Opinion: our future and Obama’s under the new House
On November 2nd, the Republican party triumphed in a historic night. Republicans took 63 seats from Democrats in the House and six Senate seats in the Congressional elections.
When the results were evident, leaders of each party addressed the nation. House Speaker-to-be John Boehner was driven to tears during his victory speech. President Obama displayed a glum face throughout his press conference.We have to hope that he won’t bear the same expression after the 2012 presidential elections.
A new Republican-led House of Representatives is waiting in the wings, and Republicans in the new Congress have made their primary intention clear: repealing Obama’s “socialist” health care plan.
The reform bill was dubbed “socialist” because it is government-run. However, Canada and Japan have modeled similar plans, also “socialist” in the fact that they are publicly funded.
The universal government-run health care system adopted by Canada and Japan has proven to be effective and efficient; so why shouldn’t we embrace the similar plan? Obama’s health care bill has transformed our nation into as much of a socialist regime as Canada or Japan.
During the election season, Republican congressmen persistently argued that Obama’s health care reform bill would only add to an already enormous federal deficit. However, Obama said in an interview with CBS News, “I will not sign a bill that adds to the deficit. Period.”
Just as Obama promised, health care reform is expected to lower the federal deficit by $143 billion after the first decade. Perhaps “Obamacare” has entailed a “government takeover” of health care – not unlike what we’ve seen in other rich countries – but it will not add to the growing federal deficit. It will provide medical care for American citizens, and prevent insurance companies from dropping patients in need of medical attention.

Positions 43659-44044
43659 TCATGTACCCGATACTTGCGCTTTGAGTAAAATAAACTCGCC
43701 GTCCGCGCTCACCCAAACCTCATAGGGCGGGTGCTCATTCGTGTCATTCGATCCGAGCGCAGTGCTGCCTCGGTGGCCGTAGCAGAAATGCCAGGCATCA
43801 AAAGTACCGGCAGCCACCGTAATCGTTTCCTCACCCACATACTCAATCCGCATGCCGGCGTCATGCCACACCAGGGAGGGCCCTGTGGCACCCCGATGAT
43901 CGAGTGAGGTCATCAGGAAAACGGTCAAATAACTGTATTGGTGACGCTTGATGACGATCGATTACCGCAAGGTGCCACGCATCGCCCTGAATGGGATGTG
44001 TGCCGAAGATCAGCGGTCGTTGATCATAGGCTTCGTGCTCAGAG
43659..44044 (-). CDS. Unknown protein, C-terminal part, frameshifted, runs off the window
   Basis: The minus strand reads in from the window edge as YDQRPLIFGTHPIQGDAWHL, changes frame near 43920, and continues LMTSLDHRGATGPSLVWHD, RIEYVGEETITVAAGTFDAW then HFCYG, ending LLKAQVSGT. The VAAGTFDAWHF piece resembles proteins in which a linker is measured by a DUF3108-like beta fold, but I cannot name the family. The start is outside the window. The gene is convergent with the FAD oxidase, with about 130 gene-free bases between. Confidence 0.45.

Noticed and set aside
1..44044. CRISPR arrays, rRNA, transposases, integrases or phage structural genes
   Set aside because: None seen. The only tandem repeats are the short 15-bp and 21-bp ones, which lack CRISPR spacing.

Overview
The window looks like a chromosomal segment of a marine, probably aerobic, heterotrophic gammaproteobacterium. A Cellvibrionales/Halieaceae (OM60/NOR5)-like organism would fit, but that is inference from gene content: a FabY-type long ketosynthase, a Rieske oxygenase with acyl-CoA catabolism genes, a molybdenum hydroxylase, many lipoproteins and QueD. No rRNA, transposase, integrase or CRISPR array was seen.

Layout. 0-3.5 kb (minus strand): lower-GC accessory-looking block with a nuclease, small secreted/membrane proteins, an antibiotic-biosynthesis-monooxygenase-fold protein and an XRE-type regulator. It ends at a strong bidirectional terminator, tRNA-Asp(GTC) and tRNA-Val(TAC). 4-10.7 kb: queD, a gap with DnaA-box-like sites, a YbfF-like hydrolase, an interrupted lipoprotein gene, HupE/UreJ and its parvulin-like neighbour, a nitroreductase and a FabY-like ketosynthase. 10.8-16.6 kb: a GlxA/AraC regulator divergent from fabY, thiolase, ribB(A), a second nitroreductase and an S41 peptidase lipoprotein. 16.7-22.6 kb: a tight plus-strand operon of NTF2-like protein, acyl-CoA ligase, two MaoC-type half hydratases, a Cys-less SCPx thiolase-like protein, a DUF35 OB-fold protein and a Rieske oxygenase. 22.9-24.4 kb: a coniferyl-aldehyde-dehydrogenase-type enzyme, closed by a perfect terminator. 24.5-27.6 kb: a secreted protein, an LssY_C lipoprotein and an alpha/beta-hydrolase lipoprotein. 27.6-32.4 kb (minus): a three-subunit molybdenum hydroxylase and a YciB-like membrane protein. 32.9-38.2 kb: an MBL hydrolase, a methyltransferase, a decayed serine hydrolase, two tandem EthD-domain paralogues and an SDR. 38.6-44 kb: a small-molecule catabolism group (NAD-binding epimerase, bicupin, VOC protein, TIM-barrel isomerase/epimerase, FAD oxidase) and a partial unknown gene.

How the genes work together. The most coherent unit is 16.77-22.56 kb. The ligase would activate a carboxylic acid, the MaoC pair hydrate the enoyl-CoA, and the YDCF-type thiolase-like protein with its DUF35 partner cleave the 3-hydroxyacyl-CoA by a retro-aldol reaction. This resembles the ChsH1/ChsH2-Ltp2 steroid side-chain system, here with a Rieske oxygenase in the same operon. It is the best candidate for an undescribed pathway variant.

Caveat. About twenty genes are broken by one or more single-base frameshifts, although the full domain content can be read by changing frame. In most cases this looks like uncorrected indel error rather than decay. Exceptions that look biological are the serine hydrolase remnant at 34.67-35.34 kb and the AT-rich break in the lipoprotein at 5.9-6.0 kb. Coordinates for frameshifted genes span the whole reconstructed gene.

If House Republicans are successful and do repeal the bill, our nation will observe another struggle between Democrats and Republicans, while millions of Americans suffer without medical coverage.
While the tax increases meant to fund Obamacare will not add to the federal deficit, former President George W. Bush’s tax breaks for wealthy and middle-class Americans will increase the deficit. The issue of whether to extend them or not came to end on December 6, as President Obama settled for a compromise rather than fighting for the Democratic agenda.
Obama and Democrats had pushed to extend middle-class tax breaks to jumpstart our economy; however, they were opposed to the prolongation of tax-cuts for the wealthy. But with the new Republican-dominated House of Representatives looming, Democrats and Obama agreed to extend the tax cuts for all classes for two years.
According to the New York Times, these tax cuts will cost the the federal government $900 billion dollars, a sum that our nation cannot afford.
Doesn’t it seem hypocritical that Republicans wish to repeal Obamacare because it – according to Republicans – will increase the deficit but also pushed forward tax breaks for the upper class, a proven cause of the nation’s deficit?
With their anti-Obama agenda, we are forced to wonder how the Republican victories on November 2nd will affect President Obama’s chances for reelection in 2012. For one, the Republican victories have exposed Americans’ dissatisfaction with Obama and the Democratic party. Recently, President Obama’s approval rating has sunk to 40%.
With the Republican majority in the House, Obama’s agenda will meet a blockade of opposition. If President Obama is unable to pass future bills, and if he continues to compromise the Democrats agenda, and if the health care reform is repealed, and the recession continues, then we may see a new face in the Oval Office in two years.